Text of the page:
Queensland’s Coordinator-General has today declared the North Queensland Country Club Resort and Equestrian Centre a coordinated project.
Minister for State Development, Manufacturing, Infrastructure and Planning Cameron Dick said the independent Coordinator-General will now commence an environmental impact assessment on a possible $1 billion country club resort and equestrian centre at Toolakea Beach, 30 kilometres north-west of Townsville.
“This important project has the potential to create an average of 300 direct full-time equivalent jobs each year over its 20-to-25-year construction phase,” Mr Dick said.
“Once the resort is complete, the proponent Landmark Projects estimates it will support 3750 direct full-time equivalent operational jobs and inject more than $360 million of tourism spending each year in the Townsville region.
“Subject to approvals, construction of Stage 1 could start in 2022 and the resort could commence taking guests two years later.
“The proponent estimates the resort will take up to 240,000 visitors per year based on its 560 rooms in Stage 1.”
Member for Townsville Scott Stewart welcomed the declaration by the Coordinator-General as a win for job-creation and economic development in the region.
“As well as jobs in construction and operation, there is also potential to grow local, regional and international tourism including increased flight connections,” Mr Stewart said.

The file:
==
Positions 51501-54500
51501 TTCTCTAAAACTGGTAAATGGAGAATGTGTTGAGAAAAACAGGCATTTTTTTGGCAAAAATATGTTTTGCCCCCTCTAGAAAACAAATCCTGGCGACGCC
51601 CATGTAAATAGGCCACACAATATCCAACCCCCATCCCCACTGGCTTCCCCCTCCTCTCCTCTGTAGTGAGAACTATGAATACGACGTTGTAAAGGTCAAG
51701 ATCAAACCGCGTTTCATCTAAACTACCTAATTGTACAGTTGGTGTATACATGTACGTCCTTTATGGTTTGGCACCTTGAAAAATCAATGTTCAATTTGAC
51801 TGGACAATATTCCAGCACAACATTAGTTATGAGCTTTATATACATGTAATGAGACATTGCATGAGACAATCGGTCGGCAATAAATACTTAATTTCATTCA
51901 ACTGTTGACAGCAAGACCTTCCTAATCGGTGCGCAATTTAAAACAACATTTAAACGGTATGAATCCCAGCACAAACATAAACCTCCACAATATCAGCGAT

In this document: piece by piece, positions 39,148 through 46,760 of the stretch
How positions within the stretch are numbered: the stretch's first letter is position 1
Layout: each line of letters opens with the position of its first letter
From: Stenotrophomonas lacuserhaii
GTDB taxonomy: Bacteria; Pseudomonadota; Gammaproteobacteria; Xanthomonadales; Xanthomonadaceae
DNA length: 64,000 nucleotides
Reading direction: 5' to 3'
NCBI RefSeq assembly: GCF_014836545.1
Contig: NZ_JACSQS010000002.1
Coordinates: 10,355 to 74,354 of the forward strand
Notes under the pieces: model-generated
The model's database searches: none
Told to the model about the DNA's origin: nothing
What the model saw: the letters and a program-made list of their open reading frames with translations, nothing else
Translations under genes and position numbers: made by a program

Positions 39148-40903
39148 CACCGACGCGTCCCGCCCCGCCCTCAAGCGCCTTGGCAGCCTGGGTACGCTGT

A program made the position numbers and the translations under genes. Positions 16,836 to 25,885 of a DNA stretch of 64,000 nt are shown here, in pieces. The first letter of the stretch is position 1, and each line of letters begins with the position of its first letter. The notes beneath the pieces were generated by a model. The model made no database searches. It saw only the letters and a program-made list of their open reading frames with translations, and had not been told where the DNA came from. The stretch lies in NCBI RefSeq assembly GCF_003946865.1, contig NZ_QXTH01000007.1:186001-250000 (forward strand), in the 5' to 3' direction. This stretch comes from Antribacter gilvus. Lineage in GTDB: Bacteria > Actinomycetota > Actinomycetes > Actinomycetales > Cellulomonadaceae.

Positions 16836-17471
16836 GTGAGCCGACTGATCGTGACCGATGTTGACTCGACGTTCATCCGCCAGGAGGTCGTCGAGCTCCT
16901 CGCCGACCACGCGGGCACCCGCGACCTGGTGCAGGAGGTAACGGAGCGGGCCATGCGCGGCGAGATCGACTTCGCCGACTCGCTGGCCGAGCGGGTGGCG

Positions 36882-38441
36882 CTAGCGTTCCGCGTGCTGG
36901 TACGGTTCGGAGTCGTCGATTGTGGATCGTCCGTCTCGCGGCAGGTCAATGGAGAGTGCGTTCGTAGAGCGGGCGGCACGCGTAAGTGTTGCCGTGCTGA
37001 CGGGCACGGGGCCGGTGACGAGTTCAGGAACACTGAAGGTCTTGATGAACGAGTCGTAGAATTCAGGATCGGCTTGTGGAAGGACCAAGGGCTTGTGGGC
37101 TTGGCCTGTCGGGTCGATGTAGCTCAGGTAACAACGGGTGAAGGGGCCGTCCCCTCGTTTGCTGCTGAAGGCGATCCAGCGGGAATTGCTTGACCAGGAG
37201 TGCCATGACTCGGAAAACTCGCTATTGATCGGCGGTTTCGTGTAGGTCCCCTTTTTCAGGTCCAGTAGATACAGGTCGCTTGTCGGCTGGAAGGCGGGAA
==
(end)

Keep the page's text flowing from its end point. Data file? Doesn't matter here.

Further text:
“The equestrian centre will include world-class indoor and outdoor training arenas, training yards, horse stabling, veterinarian services and cross-country trails, with beach-front access to Halifax Bay and an ability to host international events such as polo matches, show jumping and rodeo events.
“The proponent has advised the majority of the site would be retained as open space, including sport and recreation areas, a range of coastal environments, creeks and waterways and vegetation communities.”
Mr Dick said the independent Coordinator-General will now undertake a rigorous environmental assessment process for the entire project.
“The Coordinator-General will now prepare draft terms of reference for the EIS and invite the community for public comment,” he said.
Mr Dick said the proponent will then have to produce a comprehensive environmental impact statement (EIS) for the project that considers all potential environmental, social, economic and infrastructure impacts.
Key issues that will be investigated through the EIS include vegetation disturbance, potential impacts on the Great Barrier Reef Marine Park, onsite wastewater treatment, traffic and transport, flooding, increased use of the beach and natural hazards such as cyclones.